2016 HOF Debate: Sammy Sosa

2016 HOF Debate: Sammy Sosa
02 Jan
2016
Not in Hall of Fame
Last year, we did our first ever debate on Notinhalloffame.com where we tackled the Hall of Fame merit of twenty-four men who are on the Hall of Fame ballot, in what was in our opinion the most loaded ballot in our lifetime.

Since it was so much fun last time, we thought we would do it again!

One thing that has not changed is the number.  We will again debate twenty-four men who are on the ballot.

What has changed are the ones debating.  Last year I had the pleasure of having DDT, the curator of DDT’s Pop Flies blog and D.K. of the Phillies Archivist blog.  This year, Spheniscus, who has participated in past Rock and Roll discussions, will be joining me.



Chairman: “You just keep me hangin’ on”

Forgive my Supremes reference, but that is how I feel with Sammy Sosa who is barely hanging on to the ballot as he is entering his fourth year on the ballot with a 6.6 percentage of the vote.

Forgetting the traditional statistics, Sosa has an issue.  He is well below the average Hall of Famer at Right Field in regards to his bWAR and JAWS, where he is at 58.4 and 51.1 in comparison to the average of 73.3 and 58.1.  Now, that may seem bad, but that can be overcome by other intangibles, which sadly Sosa doesn’t have.

For me, when I think of Sammy Sosa, three things come up:

The first is when Sosa appeared in front of congress and completely forgot the English language.

The second, which actually predates the first, is when Sosa was adamant to Rick Reilly that he never took PEDs and when he confronted him on that, he went to the union defense.  It wasn’t long after that stories of Sosa being a media fraud came out, and we know what happened after don’t we?

The third is how did he become so damn white?

Spheniscus, did I paint a Hall of Famer to you?

Spheniscus: It’s funny that the first thing I think of when it comes to Sosa isn’t PEDs at all. It is the corked bat incident. There were lots of people during his era who used PEDs. It was part of the culture, it wasn’t regulated (in fact it was likely encouraged), and as much as it was cheating, it appears in retrospect that almost no one thought of it that way at the time. Maybe because the “see something, say something” slogan hadn’t caught on yet. Also moralizing on twitter about that time you didn’t do your job for years wasn’t a thing yet, was it Ken Rosenthal?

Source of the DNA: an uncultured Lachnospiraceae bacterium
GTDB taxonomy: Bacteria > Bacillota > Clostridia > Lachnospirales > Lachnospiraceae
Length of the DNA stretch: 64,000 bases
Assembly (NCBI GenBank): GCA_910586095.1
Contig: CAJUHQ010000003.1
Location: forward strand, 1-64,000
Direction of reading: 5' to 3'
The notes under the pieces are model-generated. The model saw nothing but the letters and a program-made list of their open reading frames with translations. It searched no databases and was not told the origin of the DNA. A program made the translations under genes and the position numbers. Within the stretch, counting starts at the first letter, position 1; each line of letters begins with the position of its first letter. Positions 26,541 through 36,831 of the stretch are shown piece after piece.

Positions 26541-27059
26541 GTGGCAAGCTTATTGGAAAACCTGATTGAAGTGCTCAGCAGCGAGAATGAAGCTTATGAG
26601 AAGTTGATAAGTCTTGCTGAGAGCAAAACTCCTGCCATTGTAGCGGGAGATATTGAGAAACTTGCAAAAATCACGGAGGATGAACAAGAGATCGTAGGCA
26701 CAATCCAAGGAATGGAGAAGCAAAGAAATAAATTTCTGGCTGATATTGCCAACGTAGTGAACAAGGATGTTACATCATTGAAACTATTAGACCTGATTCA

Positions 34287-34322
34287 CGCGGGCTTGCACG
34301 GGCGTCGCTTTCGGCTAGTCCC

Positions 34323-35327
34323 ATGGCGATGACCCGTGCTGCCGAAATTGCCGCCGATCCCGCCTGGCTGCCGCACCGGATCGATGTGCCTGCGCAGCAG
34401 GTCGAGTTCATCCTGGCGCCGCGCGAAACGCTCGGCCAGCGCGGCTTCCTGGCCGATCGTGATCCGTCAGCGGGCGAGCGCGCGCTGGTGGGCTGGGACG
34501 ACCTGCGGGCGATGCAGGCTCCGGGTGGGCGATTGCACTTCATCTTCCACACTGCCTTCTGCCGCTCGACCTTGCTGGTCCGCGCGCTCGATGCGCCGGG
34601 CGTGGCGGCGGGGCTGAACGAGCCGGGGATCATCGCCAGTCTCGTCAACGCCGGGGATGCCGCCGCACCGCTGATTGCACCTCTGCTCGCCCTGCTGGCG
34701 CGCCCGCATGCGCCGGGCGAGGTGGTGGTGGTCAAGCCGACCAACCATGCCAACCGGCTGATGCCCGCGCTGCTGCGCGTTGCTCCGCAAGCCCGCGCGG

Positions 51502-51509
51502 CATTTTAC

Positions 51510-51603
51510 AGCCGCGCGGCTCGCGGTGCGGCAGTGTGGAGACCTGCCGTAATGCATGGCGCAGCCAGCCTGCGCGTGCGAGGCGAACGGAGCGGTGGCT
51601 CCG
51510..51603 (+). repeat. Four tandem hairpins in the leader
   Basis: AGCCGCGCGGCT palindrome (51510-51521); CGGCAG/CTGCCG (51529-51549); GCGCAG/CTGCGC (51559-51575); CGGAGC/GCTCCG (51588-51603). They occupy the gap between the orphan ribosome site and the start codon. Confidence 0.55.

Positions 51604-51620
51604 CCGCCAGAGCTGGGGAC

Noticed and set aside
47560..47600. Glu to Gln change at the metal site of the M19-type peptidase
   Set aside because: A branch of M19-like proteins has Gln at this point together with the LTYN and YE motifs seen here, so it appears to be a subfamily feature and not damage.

But that corked bat, which if I remember from reading the newspaper at the time [NOTE: for our younger readers, newspapers were folded sheets of paper that had all the info that happened yesterday delivered to your doorstep today. Also it had comic strips, which were… never mind]… Anyway, there was an analysis as to whether corking a bat actually helped you. Turns out it doesn’t. The loss of mass within the sweet spot of the bat actually counteracts the advantage you get in making the bat lighter. But despite the fact that corking a bat doesn’t actually help, unlike say using PEDs, there is no question that it was over the line for players. That was outright cheating.

If it wasn’t, there would have been no reason for Jason Grimsley to Mission: Impossible his way through the air vent to the Umpires room to steal Albert Belle’s bat back after they confiscated it in 1994. Remember that crazy story? Man, the 90s were so much simpler.

But the image of Sosa swinging the bat, breaking it, and getting ejected is indelible in my brain. It makes him seem like so much more of a cheater than the other PED users at the time. And that, along with his convenient ungrasp of the English language is going to keep him out of the Hall. For good. Even more than the PEDs. It turns out that corking your bat really doesn’t help you. At all.


Chairman:  So we have established that statistically he isn’t there and ethically (whether that matters or not) he isn’t either.  Still, when you talk about some guys who cheated for whatever reason, often you find teammates rush to their defense and tell you what kind of good guy he is.

When Sosa famously left the Cubs final game before the first pitch of the 2004 season, the organization had no problem throwing him under the bus.  Teammates found him selfish, he knew how to turn it on for the camera, he controlled the locker room with his music, because he was the star, not part of a team. 

When McGwire broke the single season home run record it was Sammy who came in to help share the spotlight by rushing in from Rightfield.  Former teammates spoke to writer, Chris DeLuca about that incident, upset that Sosa was celebrating with a rival on the field and none of them thought it was a spontaneous show of affection…just Sammy being unable to resist a chance to be a star. 

Oh and that music he used to blare selfishly in the clubhouse?  After the game, his teammates destroyed his boom box with a bat.   Beloved teammate right?

Selfish player.  Douchebag.  Cheater.  Not a complete statistical resume.

Spheniscus: So, with all of that in mind does he stay on the ballot? I think he has a legitimate shot of dropping off this year. Do you?

Chairman:  I do think that.  Actually, I will predict he “Palmeiro’s” off of it this year.  He wouldn’t get my vote either.

Spheniscus: I actually think that he drops off as well. Nomar survives, Sosa falls. He’ll get around 4.5% and that will be it. And no, he is not on my list of 15.
Last modified on Thursday, 22 March 2018 15:08
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Kirk Buchner, "The Committee Chairman", is the owner and operator of the site.  Kirk can be contacted at [email protected] .

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